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Only You (and Up-to-Code Fire Standards) Can Prevent Shelter Fires

Jacksonville Humane Society
Florida’s animal shelters are all too accustomed to coping with the annual spate of hurricanes that sweep over the region. But disaster recently came in a different form to the Sunshine State, where two shelters were severely damaged by fires that broke out on the premises and killed dozens of animals.

Along with more than 30 cats and seven dogs, Seminole County Animal Services lost the back section of its building, which housed small dogs and feral, quarantined, and stray cats; the agency also lost offices, an examination room, a storage area, and the garage area where officers unloaded stray animals, says shelter supervisor Mary Beth Lake. The shelter is still operating four months later, Lake says, “but techs are working on top of techs, and staff are crammed into a much smaller space.”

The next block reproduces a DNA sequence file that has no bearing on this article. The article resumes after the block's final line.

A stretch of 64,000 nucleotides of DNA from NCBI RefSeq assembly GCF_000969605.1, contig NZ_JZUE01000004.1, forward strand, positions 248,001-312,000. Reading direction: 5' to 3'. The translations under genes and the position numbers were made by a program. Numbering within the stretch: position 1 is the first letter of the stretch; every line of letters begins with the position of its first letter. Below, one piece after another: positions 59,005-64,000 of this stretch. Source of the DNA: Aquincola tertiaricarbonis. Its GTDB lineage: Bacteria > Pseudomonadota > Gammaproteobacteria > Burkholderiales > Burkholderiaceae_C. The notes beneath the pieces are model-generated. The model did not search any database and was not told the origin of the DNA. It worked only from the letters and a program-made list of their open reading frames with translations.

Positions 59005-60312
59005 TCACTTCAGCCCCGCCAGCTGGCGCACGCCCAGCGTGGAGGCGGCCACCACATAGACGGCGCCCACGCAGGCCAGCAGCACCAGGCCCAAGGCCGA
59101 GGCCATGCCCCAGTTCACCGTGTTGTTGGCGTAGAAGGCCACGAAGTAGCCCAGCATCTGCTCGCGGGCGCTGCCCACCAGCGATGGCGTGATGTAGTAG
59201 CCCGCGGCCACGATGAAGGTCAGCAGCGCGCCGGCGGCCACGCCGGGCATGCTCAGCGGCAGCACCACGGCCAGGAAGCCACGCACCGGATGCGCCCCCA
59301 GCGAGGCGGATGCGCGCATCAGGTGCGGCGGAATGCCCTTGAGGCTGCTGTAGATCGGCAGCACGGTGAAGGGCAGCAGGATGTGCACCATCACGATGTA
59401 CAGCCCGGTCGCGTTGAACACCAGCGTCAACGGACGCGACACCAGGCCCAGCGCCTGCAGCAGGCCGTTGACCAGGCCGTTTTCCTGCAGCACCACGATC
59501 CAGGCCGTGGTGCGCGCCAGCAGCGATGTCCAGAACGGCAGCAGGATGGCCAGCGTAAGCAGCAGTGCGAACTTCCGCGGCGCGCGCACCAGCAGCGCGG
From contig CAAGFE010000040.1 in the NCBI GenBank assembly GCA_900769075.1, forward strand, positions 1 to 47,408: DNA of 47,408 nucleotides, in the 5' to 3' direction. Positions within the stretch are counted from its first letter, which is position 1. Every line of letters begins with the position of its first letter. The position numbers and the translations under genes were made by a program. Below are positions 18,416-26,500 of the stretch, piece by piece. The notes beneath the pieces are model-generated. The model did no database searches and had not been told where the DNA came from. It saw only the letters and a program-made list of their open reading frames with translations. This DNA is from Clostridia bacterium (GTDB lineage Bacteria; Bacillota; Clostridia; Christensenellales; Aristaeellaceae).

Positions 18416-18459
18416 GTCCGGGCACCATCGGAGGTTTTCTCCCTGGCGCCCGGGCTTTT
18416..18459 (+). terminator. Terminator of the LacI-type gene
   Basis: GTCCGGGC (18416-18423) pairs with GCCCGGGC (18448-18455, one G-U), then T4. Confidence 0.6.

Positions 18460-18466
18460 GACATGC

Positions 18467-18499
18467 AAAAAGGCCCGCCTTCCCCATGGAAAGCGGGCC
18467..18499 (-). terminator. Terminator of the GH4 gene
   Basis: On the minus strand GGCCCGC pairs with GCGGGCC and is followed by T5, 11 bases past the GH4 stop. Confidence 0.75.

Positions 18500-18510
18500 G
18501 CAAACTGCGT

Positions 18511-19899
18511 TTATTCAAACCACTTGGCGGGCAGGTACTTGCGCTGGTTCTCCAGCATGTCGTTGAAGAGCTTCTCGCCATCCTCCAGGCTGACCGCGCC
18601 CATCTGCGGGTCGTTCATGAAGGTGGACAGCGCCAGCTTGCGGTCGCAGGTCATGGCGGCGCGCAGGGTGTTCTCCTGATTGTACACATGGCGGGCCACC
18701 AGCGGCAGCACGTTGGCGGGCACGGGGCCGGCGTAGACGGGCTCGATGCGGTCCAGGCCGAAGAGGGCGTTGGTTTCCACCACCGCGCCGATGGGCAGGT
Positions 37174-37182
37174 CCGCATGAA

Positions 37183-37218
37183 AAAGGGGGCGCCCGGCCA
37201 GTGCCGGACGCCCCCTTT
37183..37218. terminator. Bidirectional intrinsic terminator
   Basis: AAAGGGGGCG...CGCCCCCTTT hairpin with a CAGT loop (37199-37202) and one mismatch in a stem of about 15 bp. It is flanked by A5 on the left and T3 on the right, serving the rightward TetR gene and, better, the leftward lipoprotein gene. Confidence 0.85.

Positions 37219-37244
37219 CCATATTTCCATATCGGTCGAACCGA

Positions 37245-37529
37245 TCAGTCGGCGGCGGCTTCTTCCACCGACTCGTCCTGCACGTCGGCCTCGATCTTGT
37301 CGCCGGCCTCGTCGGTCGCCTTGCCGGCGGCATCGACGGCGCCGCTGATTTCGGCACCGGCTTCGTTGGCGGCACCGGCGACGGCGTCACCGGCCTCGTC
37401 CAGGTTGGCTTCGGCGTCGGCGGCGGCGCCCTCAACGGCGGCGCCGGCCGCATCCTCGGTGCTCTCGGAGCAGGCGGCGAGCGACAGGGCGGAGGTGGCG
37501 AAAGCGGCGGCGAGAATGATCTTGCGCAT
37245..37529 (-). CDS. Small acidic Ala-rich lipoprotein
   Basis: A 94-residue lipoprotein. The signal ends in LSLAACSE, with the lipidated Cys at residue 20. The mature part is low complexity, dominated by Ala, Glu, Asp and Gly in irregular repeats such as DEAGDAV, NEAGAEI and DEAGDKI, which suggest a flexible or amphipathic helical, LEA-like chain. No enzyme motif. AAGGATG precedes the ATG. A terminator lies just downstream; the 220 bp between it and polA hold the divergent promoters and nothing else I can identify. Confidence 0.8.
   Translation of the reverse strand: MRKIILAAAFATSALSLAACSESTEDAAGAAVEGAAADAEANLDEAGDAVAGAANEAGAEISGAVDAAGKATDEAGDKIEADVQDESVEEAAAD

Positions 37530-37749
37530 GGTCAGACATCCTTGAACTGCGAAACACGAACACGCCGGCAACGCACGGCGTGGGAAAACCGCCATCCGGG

A fire at the Jacksonville Humane Society in April was more severe. Leona Sheddan, the new executive director, got a call in the middle of the night informing her that the shelter had burned to the ground and all the animals had died. “It was the worst moment of my life,” she says.

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